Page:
Published: 08/02/2021 by Radio NewsHub

Snow and ice brings disruption to parts of UK as people warned not to travel
Police have warned people not to travel as heavy snow and ice brought disruption to parts of the UK, closing coronavirus vaccination centres and schools. The Met Office has issued severe amber snow warnings for London and south-east England, where heavy snow is likely to cause long delays on roads as well as affecting rail and air travel.

Around 5-10cm (2-4in) is set to fall in these areas, reaching up to 30cm (11.8in) in the worst affected regions.

Another amber warning is in place for Nottinghamshire and north to Sheffield, as well as east into Lincolnshire.

Both warnings said power cuts are likely, along with interruptions to mobile phone services.

On Monday, police forces in parts of Suffolk, Norfolk and Essex have told drivers not to travel as roads became “impassable” due to settled snow.

Road closures were announced in Norfolk, Lincolnshire, Cumbria, Derbyshire and Hertfordshire.

Suffolk Highways said conditions were “worsening”, comparing the recent weather to the “Beast from The East” of 2018.

People in Kent were told to expect slower traffic, echoing many forces around the country in warning drivers only to travel “if necessary”.

Meanwhile, National Rail has told train passengers that services across the country are likely to be affected by the conditions.

The firm said “it may be necessary to close some routes” urging customers to travel “later in the morning”.

Southern Rail announced service cancellations in south-east London, while networks in Kent and Essex have closed train lines.

Several Covid-19 vaccination centres remain closed, including: Clacton Hospital, Colchester United’s stadium, Gainsborough Sports Centre in Ipswich and Chevington Close in Bury St Edmunds.

A number of schools were closed across the south-east of England and Lincolnshire.

Yellow snow and ice warnings are also in place for much of the rest of the UK, with people told to expect “frequent” wintry showers that “may lead to travel disruption in places”.

The warnings, stretching across northern England to Belfast in Northern Ireland and down to the south-east of England, says “rural communities could become cut off”.

Between 10-15 cm of snow is “plausible” in areas where showers “merge into more organised and prolonged spells”.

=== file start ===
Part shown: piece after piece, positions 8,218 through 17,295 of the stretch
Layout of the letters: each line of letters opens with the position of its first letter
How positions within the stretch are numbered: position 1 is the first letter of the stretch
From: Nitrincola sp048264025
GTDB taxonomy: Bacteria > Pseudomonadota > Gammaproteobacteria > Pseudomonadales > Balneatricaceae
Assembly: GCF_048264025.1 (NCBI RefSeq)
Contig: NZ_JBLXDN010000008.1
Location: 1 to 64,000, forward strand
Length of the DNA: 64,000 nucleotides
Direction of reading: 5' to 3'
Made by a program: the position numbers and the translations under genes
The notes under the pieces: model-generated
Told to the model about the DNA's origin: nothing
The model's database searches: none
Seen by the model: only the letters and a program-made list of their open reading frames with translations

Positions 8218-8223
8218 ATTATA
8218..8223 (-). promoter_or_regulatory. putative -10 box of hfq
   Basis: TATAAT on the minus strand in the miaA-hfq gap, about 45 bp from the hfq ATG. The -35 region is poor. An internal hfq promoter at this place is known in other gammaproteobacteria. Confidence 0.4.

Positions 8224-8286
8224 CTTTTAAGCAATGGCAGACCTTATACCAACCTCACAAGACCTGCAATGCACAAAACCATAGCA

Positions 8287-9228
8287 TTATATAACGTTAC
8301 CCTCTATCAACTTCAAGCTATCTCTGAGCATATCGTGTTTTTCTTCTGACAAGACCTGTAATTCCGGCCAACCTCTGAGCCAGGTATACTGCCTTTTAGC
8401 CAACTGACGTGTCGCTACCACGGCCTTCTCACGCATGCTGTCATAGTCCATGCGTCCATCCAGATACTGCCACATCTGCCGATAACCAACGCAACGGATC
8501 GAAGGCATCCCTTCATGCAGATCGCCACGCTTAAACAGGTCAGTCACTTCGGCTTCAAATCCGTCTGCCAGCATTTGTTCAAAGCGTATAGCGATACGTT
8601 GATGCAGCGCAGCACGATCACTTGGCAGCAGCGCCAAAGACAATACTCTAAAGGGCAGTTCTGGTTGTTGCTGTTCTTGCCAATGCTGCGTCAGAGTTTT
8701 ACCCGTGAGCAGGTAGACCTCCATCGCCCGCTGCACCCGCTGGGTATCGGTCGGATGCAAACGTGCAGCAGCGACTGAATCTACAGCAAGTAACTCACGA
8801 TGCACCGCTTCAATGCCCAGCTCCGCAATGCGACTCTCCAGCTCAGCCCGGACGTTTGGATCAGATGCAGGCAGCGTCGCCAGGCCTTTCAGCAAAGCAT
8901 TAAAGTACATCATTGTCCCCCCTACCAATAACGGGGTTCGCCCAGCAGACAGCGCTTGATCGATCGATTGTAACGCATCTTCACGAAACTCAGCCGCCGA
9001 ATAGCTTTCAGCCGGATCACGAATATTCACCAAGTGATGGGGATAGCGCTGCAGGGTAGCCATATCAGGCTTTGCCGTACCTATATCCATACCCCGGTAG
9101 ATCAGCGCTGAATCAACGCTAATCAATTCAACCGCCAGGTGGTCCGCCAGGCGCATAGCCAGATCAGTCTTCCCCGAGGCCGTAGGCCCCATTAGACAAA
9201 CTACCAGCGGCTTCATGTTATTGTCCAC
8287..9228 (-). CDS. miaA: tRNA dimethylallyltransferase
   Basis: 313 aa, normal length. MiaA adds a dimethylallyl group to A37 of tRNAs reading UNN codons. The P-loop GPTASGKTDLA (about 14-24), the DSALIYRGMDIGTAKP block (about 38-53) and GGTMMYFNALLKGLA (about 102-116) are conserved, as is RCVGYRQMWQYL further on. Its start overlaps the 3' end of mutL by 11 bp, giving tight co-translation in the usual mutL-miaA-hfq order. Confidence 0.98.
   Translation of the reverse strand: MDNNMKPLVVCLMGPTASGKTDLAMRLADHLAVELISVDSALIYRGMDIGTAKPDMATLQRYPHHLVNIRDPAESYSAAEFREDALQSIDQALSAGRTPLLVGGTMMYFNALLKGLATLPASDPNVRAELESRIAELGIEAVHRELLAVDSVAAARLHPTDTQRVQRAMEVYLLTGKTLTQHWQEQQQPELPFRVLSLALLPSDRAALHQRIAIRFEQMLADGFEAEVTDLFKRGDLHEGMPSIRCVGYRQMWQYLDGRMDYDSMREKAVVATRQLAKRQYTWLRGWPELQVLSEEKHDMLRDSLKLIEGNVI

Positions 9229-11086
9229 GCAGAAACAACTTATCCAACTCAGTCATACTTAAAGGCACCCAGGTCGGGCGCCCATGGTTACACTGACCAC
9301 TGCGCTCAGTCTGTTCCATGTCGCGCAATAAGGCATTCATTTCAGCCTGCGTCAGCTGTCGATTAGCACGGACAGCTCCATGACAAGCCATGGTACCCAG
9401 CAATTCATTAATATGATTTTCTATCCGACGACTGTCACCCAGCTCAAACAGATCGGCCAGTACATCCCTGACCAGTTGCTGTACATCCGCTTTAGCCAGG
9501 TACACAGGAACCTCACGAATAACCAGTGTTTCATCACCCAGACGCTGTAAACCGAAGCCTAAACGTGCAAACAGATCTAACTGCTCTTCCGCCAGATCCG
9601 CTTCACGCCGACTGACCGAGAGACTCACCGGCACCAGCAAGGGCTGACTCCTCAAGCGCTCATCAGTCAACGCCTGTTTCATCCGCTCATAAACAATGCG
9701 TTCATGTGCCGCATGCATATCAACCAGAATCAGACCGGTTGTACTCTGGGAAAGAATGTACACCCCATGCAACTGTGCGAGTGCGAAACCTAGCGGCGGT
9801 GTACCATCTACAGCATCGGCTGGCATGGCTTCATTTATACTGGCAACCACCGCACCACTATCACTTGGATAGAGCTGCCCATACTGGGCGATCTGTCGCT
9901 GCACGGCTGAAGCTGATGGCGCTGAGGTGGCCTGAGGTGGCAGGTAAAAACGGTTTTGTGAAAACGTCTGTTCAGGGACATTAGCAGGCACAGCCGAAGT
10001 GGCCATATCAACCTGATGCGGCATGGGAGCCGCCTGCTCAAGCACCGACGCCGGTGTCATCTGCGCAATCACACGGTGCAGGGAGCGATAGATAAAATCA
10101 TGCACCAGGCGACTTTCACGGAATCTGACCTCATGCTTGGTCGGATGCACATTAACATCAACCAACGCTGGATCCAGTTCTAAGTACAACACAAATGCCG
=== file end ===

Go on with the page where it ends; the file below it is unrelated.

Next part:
Temperatures are expected to plummet below 0C for most of the UK.

The Met Office said: “Strong easterly winds will make it feel bitterly cold across much of the UK, with further snow showers feeding westwards.

“These showers merging into some longer spells of snow over some eastern areas, whilst always drier and brighter further west.”

The warnings will run into Wednesday.

Public Health England (PHE) has issued a cold weather alert for the whole of the country, saying it could have “a serious impact on health”.

Dr Owen Landeg, of PHE, said: “For older people and those with heart and lung problems, it can increase the risks of heart attacks, strokes and chest infections.”

Published: 08/02/2021 by Radio NewsHub

Fears over South Africa variant raise prospect of autumn booster jab
Britons face needing a third jab this year amid concerns about the Oxford/AstraZeneca vaccine’s effectiveness against the South African coronavirus variant. Vaccines minister Nadhim Zahawi was forced to defend the vaccine after a new study in South Africa found it was not effective at preventing mild illness caused by the more infectious mutation.

South Africa has suspended the rollout of the British-designed vaccine to healthcare staff following the results, which have yet to be peer reviewed.

Mr Zahawi urged the public to keep faith with the Oxford jab as scientists working on the vaccine raised the prospect of having a booster dose available by the autumn.